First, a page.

The nation’s two largest daily fantasy sports websites have agreed to stop taking bets in New York, potentially through most of the professional baseball season, as lawmakers consider legalizing the popular online contests, the state attorney general announced Monday.
The deal struck between Attorney General Eric Schneiderman and the companies, DraftKings and FanDuel, essentially takes the dispute out of the courts and into the capitol, where lawmakers indicate legislation regulating the industry could pass by mid-May.
Schneiderman’s claims against the companies for false advertising and consumer fraud will not be affected by the agreement, according to the stipulation.
“As I’ve said from the start, my job is to enforce the law, and starting today, DraftKings and FanDuel will abide by it,” he said in a statement.
In statements, spokespeople for both companies said they would seek to clarify state law to let their New York customers play without ambiguity.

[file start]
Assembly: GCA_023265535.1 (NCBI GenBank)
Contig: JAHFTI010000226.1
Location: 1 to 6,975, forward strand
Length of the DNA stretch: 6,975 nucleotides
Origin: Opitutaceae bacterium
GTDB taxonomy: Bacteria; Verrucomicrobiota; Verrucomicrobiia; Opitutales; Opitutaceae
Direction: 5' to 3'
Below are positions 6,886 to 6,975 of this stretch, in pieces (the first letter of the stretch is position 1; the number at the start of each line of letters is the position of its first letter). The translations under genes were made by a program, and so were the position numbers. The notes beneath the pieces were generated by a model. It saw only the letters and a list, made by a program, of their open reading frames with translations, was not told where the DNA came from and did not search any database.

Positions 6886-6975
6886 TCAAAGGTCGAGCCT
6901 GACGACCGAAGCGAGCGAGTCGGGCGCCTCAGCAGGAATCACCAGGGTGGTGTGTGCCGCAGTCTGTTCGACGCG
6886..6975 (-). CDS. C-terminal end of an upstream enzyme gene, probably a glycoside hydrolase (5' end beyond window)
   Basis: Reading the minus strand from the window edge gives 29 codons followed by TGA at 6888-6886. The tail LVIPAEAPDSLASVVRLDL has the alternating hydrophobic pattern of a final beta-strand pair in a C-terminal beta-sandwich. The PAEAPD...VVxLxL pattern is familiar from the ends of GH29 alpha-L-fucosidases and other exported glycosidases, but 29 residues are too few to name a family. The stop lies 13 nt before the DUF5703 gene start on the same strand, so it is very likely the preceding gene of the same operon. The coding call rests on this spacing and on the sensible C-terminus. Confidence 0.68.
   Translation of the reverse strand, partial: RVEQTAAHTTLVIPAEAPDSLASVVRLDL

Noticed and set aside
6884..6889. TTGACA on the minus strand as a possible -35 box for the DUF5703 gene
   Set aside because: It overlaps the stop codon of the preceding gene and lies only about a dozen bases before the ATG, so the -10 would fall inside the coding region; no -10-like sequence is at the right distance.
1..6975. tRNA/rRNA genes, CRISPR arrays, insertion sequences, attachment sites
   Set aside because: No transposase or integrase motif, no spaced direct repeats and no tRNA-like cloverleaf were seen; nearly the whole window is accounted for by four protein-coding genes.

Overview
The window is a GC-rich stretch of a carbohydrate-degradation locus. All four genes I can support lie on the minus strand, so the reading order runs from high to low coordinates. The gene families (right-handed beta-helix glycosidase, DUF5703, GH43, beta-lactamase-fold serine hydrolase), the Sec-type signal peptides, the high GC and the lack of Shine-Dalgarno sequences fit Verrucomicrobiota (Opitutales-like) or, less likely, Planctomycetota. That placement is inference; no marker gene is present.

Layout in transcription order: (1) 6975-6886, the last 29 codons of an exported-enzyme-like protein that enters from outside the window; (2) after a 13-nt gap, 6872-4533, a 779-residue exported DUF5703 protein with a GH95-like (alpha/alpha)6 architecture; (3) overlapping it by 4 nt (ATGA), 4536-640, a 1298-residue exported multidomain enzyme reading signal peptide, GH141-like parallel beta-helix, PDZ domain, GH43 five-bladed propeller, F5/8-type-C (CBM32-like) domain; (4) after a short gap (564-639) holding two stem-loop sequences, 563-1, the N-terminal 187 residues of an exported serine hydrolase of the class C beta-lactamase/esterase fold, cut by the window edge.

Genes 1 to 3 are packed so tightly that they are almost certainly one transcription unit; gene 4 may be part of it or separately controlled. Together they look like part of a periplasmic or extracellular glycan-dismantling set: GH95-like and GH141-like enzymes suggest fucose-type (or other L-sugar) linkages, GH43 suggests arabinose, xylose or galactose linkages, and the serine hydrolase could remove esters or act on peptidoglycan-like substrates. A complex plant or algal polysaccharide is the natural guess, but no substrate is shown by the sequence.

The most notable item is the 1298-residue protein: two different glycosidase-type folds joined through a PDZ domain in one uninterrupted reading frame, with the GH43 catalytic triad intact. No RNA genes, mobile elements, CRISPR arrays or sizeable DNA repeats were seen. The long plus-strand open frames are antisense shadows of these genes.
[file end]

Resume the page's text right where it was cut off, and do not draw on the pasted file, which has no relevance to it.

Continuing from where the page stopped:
Hundreds of thousands of New Yorkers play fantasy sports, paying entry fees to manage rosters of teams like a general manager and then earning points depending on how well those players do. The companies depict their contests as games of skill, not chance.
But Schneiderman disagreed and in November sent the companies cease-and-desist letters, arguing the businesses were essentially illegal gambling operations based on chance. The games, he argued, are dependent on factors, such as player injuries or bad weather, that could affect the outcome despite a player’s skill level.
Under the agreement, if Albany lawmakers fail to pass legislation, a state appeals court will take up the case during its September term. In the meantime, the companies can’t take bets from users with New York IP addresses and must withdraw their New York clients’ balances within seven days of being asked to do so.
Republished with permission of the Associated Press.